Most gifts that are given during the holiday season tend to fall, rather neatly, into three categories. They are: 1. Those that satisfy the requests from a pre-arranged list, 2. Those that, on account of being something a recipient has not requested, surprise, and 3. Those that have been commissioned by the giver specifically for the recipient. Each approach has its advantages, which can be weighed against another’s. The disadvantages are rather more subjective.
Ticking things from a list is an economically sound solution because the chances of failure are all but eliminated. The risk of spending real money on something that will prove to be less a gift than a burden is removed entirely, even if the request seems to everyone else ludicrous. If a man asks for a specific tie, and receives said tie only to realize some months later that mustard is not, in fact, his color, he has only himself to blame. Offloading a mustard tie is impossible, so it is best to hang it among his more sensible ones as a solemn reminder of his folly. The problem with this gifting method, however, is it carries the whiff of order fulfillment: two pairs of lisle socks; one merino knit; three linen handkerchiefs, white; one terry cloth robe… The holidays should be full of hush and wonder, not the orderliness of basic training.
Conversely, the surprise gift is the gambler’s option. The net is cast wide, and the fruits of the dredge may or may not dazzle. A watch-less fob chain? A reptilian journal? A dagger for close combat? A dusty volume of verse? A kitchen gadget? I’ve received these and countless others and can vouch, if for nothing else, for the surprise aspect of the equation. Most givers attempt to tighten their cast by trying to determine their mark’s interests. I always feel this strategy is inherently flawed though: won’t the enthusiast have a far more nuanced understanding of the desirable attributes of the item in question? I would never, for instance, seek a snuff box for a snuff box collector for fear of purchasing and gifting the wrong artifact—a blemish that the poor recipient will now have to surreptitiously shift into pride-of-place within his vitrine each time I materialize for tea. The scenario is just too fraught—too Mrs. Bucket for me.
The most confident giver might circumvent the risk of giving the wrong thing by enlisting the help of an expert. The apotheosis of this strategy is to have something made for the recipient, which is as consistently impressive as gifting things gets, but requires the cleverness of a conman to do correctly. For instance, if one wishes to have a hat made for someone special, a measurement must be taken. I accomplished just this at a dinner party once by fabricating an elaborate story about a study I had read concerning forearm length and cranial circumference. With a tape measure and notepad, my wife and I went around the table taking measurements of noggin and appendage until we arrived at my mark—my father—whose skull we made certain to measure with extra attention. Of course I then had to field questions about my findings for the remainder of the evening. He got his hat though. The wiser option is to have something made that requires no measurement, like a set of dress studs and links featuring some sentimental design or material.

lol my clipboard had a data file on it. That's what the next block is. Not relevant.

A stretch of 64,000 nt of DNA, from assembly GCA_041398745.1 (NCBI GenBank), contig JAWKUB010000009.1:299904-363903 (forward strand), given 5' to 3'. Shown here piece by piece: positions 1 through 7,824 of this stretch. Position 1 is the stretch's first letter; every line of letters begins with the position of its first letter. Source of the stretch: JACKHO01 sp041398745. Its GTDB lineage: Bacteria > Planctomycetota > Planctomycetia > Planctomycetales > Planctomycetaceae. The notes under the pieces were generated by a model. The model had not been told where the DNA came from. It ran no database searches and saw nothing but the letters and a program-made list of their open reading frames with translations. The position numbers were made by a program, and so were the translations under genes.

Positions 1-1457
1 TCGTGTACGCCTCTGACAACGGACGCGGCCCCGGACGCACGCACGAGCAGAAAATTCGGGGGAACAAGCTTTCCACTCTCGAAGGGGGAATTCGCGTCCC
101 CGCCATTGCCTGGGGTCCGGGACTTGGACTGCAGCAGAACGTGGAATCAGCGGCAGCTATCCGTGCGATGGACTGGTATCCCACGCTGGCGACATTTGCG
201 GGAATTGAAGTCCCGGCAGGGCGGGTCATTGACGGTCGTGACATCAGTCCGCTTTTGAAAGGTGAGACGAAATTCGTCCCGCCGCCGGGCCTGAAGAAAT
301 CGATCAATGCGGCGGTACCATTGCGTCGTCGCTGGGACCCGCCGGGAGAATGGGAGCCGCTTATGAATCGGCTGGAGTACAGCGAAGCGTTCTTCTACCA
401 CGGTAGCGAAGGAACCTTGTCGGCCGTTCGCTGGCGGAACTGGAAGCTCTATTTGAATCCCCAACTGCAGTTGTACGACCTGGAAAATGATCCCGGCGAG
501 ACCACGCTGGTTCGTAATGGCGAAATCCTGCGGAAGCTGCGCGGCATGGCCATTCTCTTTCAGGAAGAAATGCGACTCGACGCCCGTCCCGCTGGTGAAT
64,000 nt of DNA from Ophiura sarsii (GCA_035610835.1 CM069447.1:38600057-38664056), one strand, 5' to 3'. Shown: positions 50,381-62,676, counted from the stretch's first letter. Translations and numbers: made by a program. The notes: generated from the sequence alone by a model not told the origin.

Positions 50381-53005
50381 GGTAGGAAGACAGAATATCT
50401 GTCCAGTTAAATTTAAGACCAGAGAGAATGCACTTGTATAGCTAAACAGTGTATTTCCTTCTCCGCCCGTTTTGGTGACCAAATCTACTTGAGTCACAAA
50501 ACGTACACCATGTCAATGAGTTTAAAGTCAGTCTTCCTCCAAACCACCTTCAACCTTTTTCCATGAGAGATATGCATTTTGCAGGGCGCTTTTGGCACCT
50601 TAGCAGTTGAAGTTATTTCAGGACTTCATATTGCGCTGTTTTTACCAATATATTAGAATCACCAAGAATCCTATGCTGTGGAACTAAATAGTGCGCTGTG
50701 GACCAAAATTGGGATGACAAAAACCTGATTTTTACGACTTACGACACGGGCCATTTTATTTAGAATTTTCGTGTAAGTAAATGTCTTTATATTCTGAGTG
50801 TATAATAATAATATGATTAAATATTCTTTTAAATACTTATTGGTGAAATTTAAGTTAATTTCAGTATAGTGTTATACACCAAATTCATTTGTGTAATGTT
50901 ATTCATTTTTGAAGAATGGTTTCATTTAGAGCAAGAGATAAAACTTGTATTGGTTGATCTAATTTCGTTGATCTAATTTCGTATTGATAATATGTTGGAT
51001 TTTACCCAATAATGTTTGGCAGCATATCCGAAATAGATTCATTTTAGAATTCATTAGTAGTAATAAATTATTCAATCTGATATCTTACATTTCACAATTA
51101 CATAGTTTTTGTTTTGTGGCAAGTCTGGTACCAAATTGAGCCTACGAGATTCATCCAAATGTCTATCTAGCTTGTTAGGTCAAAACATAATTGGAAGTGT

My wife’s family practices a far more exciting gifting tradition—a sort of Machiavellian secret Santa. It goes like this: a group is given a modest budget to buy various gifts, some of which might be genuine, others intentionally humorous or even obviously undesirable. The gifts are anonymously wrapped. On the appointed evening, after dinner and when spirits are high, a hat is passed containing scraps of paper, numbered one through however many people are present. Number one has first whack at the pile of booty, followed by number two, three and so on. This all sounds quaint, but there is a wrinkle. Each person, after unwrapping his or her selection, has the option to keep it or swap it for something else that has already been opened. The other party has no choice but to forfeit whatever it is they decided to keep in exchange for what the stealing scoundrel is offering. My first year, not familiar with the strategy involved, I left with a car jack, a pen that functions in outer space and one of those beaded seat covers popular amongst cab drivers. We laughed and sang by the fire well past midnight. Some gifts are priceless.